Kyle Field, an Alabama native living in San Francisco, was born in the 1970s– and his artwork tends to reflect the mood of not only these two places, but also that era. Each craftily drawn watercolor depicts a folk narrative infused and confused with melodious psychedelic tendencies. It’s all so playful and harmonious. We find it challenging not to think of Field’s work in any other way but musical.
Beautiful/Decay has partnered with premiere website building platform Made With Color to bring you exclusive artist features. Each week we join forces to bring you some of the most exciting artists and designers who use Made With Color to create their clean and sleek websites. Made With Color doesn’t just help artists create gorgeous websites but allows them to do so in a few minutes without having to touch a line of code. This week we’re happy to bring you the work and site of Los Angeles painter Asad Faulwell.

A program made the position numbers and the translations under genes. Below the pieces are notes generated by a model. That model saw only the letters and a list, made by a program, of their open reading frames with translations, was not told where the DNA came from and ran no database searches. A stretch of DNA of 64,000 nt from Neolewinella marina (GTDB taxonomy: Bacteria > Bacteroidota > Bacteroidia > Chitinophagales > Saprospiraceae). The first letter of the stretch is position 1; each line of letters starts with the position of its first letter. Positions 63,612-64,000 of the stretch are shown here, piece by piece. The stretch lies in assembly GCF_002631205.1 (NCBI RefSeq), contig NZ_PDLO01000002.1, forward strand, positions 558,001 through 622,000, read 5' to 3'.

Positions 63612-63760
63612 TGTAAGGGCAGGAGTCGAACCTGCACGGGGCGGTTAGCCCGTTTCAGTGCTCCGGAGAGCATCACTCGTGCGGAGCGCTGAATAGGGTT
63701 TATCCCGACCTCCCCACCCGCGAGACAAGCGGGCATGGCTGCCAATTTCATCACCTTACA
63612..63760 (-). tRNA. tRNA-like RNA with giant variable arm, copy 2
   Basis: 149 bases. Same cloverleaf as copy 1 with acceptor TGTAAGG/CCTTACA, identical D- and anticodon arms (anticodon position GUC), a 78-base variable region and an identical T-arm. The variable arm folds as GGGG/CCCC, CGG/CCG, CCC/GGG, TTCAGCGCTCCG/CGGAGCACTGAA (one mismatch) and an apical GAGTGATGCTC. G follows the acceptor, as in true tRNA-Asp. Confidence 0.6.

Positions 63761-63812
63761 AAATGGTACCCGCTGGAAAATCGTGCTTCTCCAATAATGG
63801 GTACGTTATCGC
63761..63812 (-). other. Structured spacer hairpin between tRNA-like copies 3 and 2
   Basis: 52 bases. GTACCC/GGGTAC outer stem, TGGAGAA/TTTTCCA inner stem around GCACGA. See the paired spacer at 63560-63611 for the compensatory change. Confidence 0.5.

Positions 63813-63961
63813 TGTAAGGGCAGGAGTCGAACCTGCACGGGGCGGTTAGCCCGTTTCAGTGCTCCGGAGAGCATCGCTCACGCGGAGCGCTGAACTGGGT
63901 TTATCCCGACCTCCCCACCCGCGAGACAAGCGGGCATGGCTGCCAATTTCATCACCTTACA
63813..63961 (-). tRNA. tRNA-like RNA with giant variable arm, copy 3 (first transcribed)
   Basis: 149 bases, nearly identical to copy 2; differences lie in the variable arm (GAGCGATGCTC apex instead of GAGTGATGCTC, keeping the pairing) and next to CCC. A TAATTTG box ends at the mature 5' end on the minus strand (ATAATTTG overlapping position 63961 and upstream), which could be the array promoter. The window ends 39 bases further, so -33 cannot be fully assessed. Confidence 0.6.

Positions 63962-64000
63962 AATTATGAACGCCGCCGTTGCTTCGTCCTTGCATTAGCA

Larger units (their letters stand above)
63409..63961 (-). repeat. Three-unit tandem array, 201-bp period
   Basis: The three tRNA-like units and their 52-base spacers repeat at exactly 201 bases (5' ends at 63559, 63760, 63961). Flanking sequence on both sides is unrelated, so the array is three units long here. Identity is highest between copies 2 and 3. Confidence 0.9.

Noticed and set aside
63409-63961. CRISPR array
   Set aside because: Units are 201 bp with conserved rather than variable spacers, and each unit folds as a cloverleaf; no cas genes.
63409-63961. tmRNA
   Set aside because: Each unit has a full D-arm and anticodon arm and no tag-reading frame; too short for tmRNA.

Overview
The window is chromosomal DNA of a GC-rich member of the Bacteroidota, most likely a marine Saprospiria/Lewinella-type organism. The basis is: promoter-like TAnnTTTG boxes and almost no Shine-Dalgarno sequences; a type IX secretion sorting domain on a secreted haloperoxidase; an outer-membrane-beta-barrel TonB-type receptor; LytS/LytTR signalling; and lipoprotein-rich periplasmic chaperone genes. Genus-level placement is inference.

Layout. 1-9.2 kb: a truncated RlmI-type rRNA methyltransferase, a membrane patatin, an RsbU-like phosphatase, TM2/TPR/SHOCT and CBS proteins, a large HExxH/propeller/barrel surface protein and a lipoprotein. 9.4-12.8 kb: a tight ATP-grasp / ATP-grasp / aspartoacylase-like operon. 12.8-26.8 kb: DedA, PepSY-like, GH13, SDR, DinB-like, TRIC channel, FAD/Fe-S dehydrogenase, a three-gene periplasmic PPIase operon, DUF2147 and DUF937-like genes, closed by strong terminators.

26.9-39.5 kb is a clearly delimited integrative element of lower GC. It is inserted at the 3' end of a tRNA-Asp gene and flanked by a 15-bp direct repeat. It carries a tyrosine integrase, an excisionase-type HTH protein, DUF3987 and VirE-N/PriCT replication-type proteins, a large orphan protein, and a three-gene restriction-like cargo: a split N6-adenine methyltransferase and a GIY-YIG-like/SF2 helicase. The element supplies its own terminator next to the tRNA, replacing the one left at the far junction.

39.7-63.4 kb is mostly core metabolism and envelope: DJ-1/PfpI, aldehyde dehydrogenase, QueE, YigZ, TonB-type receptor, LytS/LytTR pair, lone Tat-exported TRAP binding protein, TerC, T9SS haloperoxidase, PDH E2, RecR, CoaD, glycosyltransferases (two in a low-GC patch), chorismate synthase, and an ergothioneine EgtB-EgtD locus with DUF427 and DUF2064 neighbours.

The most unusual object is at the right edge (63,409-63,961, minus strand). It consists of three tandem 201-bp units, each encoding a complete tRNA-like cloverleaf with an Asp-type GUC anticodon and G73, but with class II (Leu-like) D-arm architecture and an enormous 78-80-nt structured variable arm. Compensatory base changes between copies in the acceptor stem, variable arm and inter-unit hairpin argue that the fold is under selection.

At first glance, Asad Faulwell’s heavily embellished and ornate works may call to mind middle eastern tapestries but upon deeper inspection you discover that in fact they are deeply rooted in both politics and art history. His current body of work depicts female combatants from the Algerian War of Independence. Inspired by Gillo Pontecorvo’s “The Battle of Algiers” these pieces attempt to show how these women were both aggressors and victims, victimized by both their French adversaries and their male Algerian comrades. All works in this series are titled “Les Femmes D’Alger” in reference to the series by Delacroix and Picasso. While the anonymous women in the Delacroix and Picasso works were depicted as sexual objects in an Orientalist scene, the women in Faulwell’s work defy simple classification and are depicted as saints, criminals, aggressors and victims.